Sainte-Marine: Combrit's village and harbour
and l'Abri du Marin
The best view of BénodetSainte-Marine is just opposite Bénodet and can be reached via the bridge or ferry.
View over the Odet Sainte-Marine is at the entrance to the bay or "aber" (in Breton) of the Odet.
In the Middle Ages, Sainte-Marine's port specialised solely in the transport of wines from Bordeaux and Saintonge to the English Channel and the North Sea. In the 15th century, this community of fishermen was comprised of about twenty families. The port is now mainly a coastal resort and marina. In the summer, a "bac" (small pedestrian boat) takes you across the Odet from Sainte-Marine to Bénodet.
L'Abri du MarinRecognizable by its pink façade, the "Abri du Marin" (fisherman's shelter) in Saint-Marine has always been full of life (rope work lessons, library, meeting room and exhibition, meals for seniors, shows...). It is now a museum and is open to the public. The project preserves the cultural and maritime shelter offering an exhibition space dedicated to Jacques de Thézac and his works. This memorial has kept its soul. The atmosphere of the shelter is restored to how it was in 1910, when it opened.
lighthouse Sainte-Marine lighthouse is located on Combrit headland beside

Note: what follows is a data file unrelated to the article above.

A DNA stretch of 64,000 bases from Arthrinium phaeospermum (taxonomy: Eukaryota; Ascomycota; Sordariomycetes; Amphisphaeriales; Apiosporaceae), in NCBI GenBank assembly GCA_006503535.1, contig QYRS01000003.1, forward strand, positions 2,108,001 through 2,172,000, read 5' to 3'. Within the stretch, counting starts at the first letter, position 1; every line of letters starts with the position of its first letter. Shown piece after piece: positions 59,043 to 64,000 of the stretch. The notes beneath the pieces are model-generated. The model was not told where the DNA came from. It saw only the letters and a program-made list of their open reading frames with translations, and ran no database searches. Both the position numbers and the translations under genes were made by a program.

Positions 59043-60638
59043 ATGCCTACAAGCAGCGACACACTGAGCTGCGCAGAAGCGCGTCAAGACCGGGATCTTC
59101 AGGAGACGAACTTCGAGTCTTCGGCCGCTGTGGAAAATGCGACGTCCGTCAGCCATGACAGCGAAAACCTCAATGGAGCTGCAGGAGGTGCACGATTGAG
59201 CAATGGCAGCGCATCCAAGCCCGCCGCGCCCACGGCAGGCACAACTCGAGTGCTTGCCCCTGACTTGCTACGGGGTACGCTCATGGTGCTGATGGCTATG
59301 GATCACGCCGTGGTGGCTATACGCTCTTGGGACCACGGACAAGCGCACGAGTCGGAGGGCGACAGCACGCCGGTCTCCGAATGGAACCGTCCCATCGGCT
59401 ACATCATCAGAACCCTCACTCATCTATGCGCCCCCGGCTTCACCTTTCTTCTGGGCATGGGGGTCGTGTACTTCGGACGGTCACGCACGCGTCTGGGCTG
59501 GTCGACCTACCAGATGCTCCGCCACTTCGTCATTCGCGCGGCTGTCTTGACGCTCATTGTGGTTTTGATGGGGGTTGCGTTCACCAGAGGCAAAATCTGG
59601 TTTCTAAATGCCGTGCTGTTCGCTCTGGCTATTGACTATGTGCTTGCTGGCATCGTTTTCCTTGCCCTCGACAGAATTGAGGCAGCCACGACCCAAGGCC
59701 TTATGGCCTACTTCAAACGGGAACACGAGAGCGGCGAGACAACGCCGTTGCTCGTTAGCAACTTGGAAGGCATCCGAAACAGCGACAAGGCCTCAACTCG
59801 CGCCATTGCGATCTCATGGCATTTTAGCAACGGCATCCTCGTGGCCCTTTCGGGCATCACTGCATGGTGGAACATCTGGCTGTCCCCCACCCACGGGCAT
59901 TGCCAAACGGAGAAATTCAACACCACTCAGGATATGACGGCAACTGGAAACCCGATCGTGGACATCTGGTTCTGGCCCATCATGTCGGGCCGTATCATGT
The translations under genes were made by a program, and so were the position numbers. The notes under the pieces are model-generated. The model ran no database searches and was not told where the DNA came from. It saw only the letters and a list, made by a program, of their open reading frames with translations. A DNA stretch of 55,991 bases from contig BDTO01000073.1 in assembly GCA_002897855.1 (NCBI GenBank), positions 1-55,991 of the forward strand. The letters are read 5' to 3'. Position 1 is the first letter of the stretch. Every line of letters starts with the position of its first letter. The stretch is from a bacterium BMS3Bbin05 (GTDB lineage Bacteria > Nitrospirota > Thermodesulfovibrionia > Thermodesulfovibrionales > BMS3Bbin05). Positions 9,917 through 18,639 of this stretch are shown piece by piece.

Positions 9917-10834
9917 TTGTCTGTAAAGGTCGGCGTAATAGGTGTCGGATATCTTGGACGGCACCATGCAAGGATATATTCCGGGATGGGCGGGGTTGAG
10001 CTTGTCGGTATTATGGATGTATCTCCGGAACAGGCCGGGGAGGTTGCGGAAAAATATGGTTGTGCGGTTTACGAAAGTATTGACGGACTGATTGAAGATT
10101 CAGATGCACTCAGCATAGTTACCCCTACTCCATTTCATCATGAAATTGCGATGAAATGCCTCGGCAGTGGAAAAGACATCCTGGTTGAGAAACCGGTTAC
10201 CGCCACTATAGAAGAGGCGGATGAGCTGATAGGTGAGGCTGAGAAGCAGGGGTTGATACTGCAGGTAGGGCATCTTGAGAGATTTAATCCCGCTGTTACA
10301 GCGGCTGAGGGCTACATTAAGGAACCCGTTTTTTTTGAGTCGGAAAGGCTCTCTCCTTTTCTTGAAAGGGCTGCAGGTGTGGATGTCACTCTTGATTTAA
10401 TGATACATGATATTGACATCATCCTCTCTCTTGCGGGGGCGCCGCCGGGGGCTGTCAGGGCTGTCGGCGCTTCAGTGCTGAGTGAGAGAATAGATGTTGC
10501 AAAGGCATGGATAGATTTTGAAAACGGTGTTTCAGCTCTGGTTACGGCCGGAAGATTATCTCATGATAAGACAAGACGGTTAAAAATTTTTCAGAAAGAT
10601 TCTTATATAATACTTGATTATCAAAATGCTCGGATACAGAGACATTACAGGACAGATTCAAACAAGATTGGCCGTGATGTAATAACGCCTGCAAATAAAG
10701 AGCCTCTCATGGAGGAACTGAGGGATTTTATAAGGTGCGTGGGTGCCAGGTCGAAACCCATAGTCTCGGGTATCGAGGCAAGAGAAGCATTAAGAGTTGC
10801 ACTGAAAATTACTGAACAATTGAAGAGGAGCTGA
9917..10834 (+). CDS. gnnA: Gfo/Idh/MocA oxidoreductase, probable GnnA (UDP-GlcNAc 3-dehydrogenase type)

the fort. Located at the mouth of the Odet river, it is called "feu de
Combrit". The lighthouse was built in 1885. It was eletrified in 1943, then damaged
in 1944 by German troops. It creates, with the light of the Bénodet lighthouse,
a northern alignment, to guide boats into Bénodet harbour.
LoctudyLoctudy owes its name to the monk, Tudy, from Great Britain. Fleeing his country which was invaded by the Saxons, he settled in Loctudy in a hermitage around 450. In the 11th century, the arrival of a new and important religious community and the construction of an abbey church was an important milestone for the development of the neighborhood. After World War II, the agricultural industry started to decline and the town turned to maritime activities. Loctudy became one of the largest ports in Pays Bidouden, for fishing as well as for the leisure related maritime activities.
L'île-Tudy“Ile-Tudy” comes from the name of a chapel built in the 14th century in honour of Saint Tudy. Ile-Tudy is a division of the former parish of Combrit, dependent on the Bishop of Cornwall. It became a peninsula when a dam was built in 1853 and was one of the largest fishing ports in the Finistère. It is now a coastal resort, welcoming no less than 8,000 tourists during the summer season who flock to its beautiful beaches.
Historic capital of Pays Bigouden, Pont L'Abbé is the city that has the most historical interest in the area. Loctudy Monks are behind the creation of the city. The Château de Pont L'Abbé, built on a strategic site in the 13th century, now houses the city hall and the Bigouden museum. Installed in the dungeon of the castle, the museum boasts a large collection of costumes, dresses and furniture.